Cold Call by Colin L. Chapman

Following my last blog post on my new approach to reading, I had a lovely tweet from Colin L. Chapman asking me to give his debut novel a try. After asking so politely, how could I not!

So I downloaded Cold Call. As with my last two reading experiences, I wasn’t sure I was going to enjoy it, judging from the description of the type of book it was (50 Shades of Grey meets Martina Cole was one description), but I read it nonetheless, determined to keep an open mind until I’d read the book.

Cold Call is an emotionally detached novel about a sexually debauched, middle-aged man who uses the services of prostitutes for pleasure and control, and follows the activities of the police and forensic specialists who have to investigate the vilest of murders.

One of the main protagonists, Robin Bradford, is a disgusting excuse of a man, whose luck has changed for the worst professionally, to the point where everything he owns is in his girlfriend’s name and his girlfriend is working as a caravan cleaner to make ends meet, yet he is spending time and money trawling the sex ads at the back of his magazines. Violent and insulting to the prostitutes he visits, his misogynistic limits know no bounds. His excuse for his actions is mainly the lack of sexual attention from his girlfriend Lizzie, who was with him when times were good and has stuck by him when times were bad, for all it was worth.

Vincent Ambrose, the detective in charge of the investigation, is not particularly likeable either, really. He is quite arrogant and a little chauvinistic too, but ultimately good at his job. His colleagues are a fairly average bunch and get the job done, mainly, whilst allowing themselves to be occasionally distracted by personal agendas or ambition rather than the job at hand, although this adds an extra sense of realism to the story.

I’m not going to go into detail about the plot as that would ruin it for future readers, of which I am positive there will be many, but the tone of the novel is more journalistic than story-telling. Although the plot is not really similar, the style reminded me of Gustave Flaubert’s Madame Bovary, in that there are no likeable characters to become attached to or cheer on, and if they were all to get blown up at the end of the book, there are unlikely to be any tears. A sense of ennui engulfs each and every character to a certain extent, and the detachment of the narrator further encourages the sense of languidness in each character.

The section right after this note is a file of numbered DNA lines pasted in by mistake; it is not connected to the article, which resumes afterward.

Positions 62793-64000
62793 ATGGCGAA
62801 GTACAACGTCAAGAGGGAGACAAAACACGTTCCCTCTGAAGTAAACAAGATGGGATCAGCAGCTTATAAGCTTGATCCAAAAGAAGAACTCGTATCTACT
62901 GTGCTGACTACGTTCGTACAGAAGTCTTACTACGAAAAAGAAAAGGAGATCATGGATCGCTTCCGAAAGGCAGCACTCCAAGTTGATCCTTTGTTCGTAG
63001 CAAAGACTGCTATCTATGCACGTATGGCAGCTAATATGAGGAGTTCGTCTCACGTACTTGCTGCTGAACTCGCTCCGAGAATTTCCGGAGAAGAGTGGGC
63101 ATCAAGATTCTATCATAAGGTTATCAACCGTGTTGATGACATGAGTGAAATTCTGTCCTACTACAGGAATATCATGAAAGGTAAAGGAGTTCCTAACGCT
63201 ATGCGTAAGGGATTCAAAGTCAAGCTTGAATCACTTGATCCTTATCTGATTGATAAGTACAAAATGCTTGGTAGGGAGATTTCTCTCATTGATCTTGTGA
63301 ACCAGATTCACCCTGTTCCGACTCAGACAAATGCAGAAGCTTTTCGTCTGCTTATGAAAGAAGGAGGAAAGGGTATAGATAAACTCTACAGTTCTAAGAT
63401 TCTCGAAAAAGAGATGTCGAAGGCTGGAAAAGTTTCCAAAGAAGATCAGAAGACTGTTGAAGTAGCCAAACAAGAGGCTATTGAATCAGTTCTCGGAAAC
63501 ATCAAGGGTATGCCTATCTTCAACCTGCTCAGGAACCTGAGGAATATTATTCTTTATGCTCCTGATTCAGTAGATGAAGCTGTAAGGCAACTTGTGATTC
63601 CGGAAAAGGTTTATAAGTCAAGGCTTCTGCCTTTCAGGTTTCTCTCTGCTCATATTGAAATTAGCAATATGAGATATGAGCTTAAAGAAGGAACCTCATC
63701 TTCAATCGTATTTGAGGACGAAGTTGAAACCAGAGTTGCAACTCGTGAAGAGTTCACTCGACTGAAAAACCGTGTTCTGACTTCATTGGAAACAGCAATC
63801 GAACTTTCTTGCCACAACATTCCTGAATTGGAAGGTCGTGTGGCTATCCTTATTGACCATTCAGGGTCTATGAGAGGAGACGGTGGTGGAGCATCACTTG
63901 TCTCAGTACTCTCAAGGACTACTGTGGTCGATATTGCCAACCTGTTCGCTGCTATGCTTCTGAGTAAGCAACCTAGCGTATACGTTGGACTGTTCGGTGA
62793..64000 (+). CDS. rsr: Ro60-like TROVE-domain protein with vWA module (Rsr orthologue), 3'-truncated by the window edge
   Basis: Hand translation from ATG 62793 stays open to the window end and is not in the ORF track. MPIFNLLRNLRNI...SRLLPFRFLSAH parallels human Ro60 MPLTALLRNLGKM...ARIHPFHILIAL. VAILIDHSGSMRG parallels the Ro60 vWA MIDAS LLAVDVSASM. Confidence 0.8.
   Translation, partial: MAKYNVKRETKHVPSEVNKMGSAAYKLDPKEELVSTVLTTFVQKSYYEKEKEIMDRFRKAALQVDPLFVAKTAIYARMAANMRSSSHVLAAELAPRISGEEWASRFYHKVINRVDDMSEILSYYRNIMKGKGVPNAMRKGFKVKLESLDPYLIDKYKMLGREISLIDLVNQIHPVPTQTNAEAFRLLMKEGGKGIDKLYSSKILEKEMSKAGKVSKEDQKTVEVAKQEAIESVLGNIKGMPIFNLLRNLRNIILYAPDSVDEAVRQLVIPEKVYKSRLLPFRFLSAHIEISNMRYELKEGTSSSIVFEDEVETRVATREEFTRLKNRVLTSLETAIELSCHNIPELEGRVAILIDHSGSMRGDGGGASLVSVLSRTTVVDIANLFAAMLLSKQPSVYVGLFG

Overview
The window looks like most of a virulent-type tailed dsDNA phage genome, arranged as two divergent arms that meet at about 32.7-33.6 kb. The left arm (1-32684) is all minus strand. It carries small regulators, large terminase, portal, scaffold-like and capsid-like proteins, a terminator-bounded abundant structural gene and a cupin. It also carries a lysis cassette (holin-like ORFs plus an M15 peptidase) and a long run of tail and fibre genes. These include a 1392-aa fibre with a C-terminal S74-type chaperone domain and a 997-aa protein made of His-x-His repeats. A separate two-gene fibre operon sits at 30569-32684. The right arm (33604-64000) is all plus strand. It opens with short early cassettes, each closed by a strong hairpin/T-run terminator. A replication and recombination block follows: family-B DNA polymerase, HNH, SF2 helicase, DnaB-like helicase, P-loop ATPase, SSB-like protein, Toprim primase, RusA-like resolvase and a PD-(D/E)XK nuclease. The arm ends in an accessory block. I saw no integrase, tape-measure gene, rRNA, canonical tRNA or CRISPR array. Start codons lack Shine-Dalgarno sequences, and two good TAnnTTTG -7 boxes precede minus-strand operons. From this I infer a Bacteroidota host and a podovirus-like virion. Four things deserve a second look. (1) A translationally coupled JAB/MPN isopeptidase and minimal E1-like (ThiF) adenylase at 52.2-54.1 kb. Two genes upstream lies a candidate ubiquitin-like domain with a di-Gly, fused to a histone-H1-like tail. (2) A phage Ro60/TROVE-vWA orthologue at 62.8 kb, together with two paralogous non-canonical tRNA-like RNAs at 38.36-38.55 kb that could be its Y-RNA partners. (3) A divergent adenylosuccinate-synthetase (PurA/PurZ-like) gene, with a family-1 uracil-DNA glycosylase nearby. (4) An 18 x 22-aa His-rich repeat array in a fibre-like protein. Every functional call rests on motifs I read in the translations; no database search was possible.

Yet I felt compelled to read on despite having figured out fairly early on where the story was going to go (lucky guess, perhaps). Unlike Madame Bovary, which, quite frankly, bored me after a while, I did get caught up in the action, wanting the perpetrators to get their come-uppance, intrigued by the missed clues, which are relayed to the reader as missed opportunities to catch the criminal, bang-to-rights. The novel is extremely well written and the bits that made me uncomfortable as a reader were meant to make me feel that way in order to appreciate the reactions of the other characters. By the end of the novel, I wanted to know what happens next.

Nothing in this novel is arbitrary. Every little nuance is relevant. The brutality of the murders and the sexual assaults suffered by the women in question is described as such for a reason, which is why, as hard as it was to read personally, I understood the purpose of the graphic, often seedy descriptions. I’m really not sure there are any real similarities to 50 Shades of Grey; the complete lack of any romantic overtones rules out any connection for me (plus Cold Call is written better), although I can see the similarities to Martina Cole from what I remember of the one novel of hers that I read a few years ago.

For me, this book wasn’t really to my tastes, to be honest. However, from a literary point of view, I can recognise that it has many merits if you enjoy this genre of novels. It is really well written and the detached omniscient narrator stance works very well for this type of novel. If you are a fan of gritty crime novels, you will love Cold Call, and I would recommend you give it a go if you wanted to test your mettle for this genre of book. I’m glad I did.